ISO 9001:2015 - 8.5.2 Identification and Traceability

Mike S.

An Early 'Cover'
Trusted
#11
Does anyone have a similar process? How do you create compliance to the requirement mentioned in the initial statement?
Most manufacturers I am familiar with either mark the parts somehow or use a uniquely identified router tied to the parts to verify inspection status. You have said that doesn't work for you.

Any method you use assumes the process is working or is going to work as intended. If for some reason you suspect that certain steps won't be completed on certain parts as intended, you have a different problem.
 

DanteCaspian

Quite Involved in Discussions
#12
We are a small organization specialized in Printed Circuit Board assembly.
In between production processes, the boards go through various inspection steps.

The ISO 9001:2015 standard requires in section 8.5.2 that: "The organization shall identify the status of outputs with respect to monitoring and measurement requirements throughout production and service provision."

One such inspection step is an automated optical inspection (AOI). Any solder defects are displayed on a screen. The operator places a handwritten witness mark on the board to indicate a passed test. Electronic records are not created due to the fact that the machinery is too old and some of the boards are not serialized.

The difficulty is, that some of our boards are sent through such inspection steps in e.g. 100 pcs. arrays with no space on the boards to place a witness mark. The inspection takes sometimes only one minute. It was suggested to place a color code on the rim of the individual boards, which would take way more time to complete and is a non added value.

Here is my question:

The above described arrays come with a frame to hold everything together during the initial production steps. Is it possible to place a witness mark on this frame? However, the frame would be lost when the array is broken apart. Our travelers/move-tags get thrown away as well. New move tags are created for consecutive work steps because previous sub level lots are broken down into smaller quantities which are processed individually. the information if a test was complete would not be available "throughout production and service provision"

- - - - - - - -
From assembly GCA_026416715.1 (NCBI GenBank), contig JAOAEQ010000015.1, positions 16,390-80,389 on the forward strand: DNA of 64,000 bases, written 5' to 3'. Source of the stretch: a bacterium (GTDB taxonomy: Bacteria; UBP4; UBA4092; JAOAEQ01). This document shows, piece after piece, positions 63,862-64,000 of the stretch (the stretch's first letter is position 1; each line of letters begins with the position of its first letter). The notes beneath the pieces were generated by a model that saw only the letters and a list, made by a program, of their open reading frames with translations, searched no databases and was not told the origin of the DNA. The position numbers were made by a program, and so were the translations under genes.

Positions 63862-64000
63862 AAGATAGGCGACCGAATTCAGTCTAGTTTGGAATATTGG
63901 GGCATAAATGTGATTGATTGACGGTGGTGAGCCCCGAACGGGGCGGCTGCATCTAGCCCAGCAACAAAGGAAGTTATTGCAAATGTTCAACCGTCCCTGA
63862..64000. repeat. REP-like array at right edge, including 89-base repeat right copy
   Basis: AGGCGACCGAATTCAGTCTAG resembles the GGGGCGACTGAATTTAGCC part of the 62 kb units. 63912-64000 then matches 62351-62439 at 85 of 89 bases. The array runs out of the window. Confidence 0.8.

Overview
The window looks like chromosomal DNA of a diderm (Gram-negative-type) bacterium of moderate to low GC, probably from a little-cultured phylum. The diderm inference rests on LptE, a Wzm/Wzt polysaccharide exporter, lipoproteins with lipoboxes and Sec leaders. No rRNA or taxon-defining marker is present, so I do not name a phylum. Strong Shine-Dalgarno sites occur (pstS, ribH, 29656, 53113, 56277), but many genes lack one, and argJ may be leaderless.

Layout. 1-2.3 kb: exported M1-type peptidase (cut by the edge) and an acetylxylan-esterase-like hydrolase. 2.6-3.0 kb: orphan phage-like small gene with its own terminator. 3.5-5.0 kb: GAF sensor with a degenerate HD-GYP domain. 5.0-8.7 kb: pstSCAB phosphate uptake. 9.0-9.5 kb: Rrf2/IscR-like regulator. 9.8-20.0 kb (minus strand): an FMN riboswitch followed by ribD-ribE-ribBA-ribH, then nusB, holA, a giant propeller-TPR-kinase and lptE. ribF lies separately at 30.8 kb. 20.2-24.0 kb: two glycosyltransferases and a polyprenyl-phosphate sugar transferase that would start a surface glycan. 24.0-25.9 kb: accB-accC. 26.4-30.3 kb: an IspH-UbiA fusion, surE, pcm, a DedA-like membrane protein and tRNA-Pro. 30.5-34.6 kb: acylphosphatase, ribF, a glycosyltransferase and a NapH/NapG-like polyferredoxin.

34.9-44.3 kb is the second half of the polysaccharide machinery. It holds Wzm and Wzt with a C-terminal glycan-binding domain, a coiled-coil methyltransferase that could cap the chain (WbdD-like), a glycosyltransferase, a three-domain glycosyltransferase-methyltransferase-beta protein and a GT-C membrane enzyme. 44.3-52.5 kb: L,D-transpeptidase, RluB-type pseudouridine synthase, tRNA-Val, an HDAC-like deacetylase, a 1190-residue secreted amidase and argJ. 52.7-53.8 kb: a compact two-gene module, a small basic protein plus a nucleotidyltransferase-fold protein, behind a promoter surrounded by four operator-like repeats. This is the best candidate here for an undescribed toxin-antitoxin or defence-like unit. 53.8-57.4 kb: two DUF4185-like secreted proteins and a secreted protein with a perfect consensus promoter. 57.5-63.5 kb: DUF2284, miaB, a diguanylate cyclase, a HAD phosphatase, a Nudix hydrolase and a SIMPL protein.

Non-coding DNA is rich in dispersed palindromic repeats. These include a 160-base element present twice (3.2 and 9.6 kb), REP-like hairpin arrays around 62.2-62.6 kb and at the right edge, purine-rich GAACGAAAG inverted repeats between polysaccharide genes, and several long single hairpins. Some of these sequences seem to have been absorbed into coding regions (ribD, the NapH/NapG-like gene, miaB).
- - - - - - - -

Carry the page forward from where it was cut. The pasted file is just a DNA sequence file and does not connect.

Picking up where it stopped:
Is this still possible? Any suggestions?


Our solutions in our facility were this:
All boards or panels are serial numbered at time of kitting. No exceptions.
We built and SPC systems (over the last three years) to gather the defect data/event and its location. While we do use red or yellow arrow stickers to assist in the rework process (visual indicators), the data is captured in software by scanning the barcode and recording the issue with a couple of mouse clicks. Like you, our AOI was no good for the data. It has the data, but extracting it to be useful was not feasible.
Prior, it was with cards, tags and paperwork-- all of which were costly and introduced a number of ESD concerns.
How it is now, is the most streamlined way can capture data, ensure information is transfer properly and deal with all of the nuances of traceability for the purposes of continuous improvement.
From the metrics we are getting, we are now able to target frequent or more costly issues so as to engineer the defects out entirely. And the symptoms of, such as stickers, scans, clicks, labour and parts to repair.
Our motivation was not to satisfy ISO 9001: 2015 8.5.2, but to reduce/eliminate defects. In regards to that standard, we (prior to what we have now) we were satisfying the standard as the records at AOI were not deemed part of needed traceability by our customers or us. We changed the intentions, and now they are absolutely essential.
Without serializing all boards, I don't know how you would do this. Perhaps in lot numbers. Where a rack or tray of boards would have a particular lot #. Though, you then would be forced to keep a lot together. So if you had one PCB deficiency flagged for rework, then all the boards in the tray/rack would be held captive.
A common element of PCB assembly is the 'acceptance of rework' as part of the process.... I encourage you to be challenged on the elimination of such wastes rather than the common management of them. It may require more capital investment and challenging the industry norms, however.
 
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#13
Thank you very much for the plentiful help it is highly appreciated.

Conclusion:

We will not place general witness markings on our 100 pcs. arrays. The absence will indicate a passed condition. Here is the wording:

“When individual boards are not required to be initialed, a label or permanent marking is placed on defect/suspected assemblies to indicate a failed output. The absence of such a label or marking indicates a passed test. “
 

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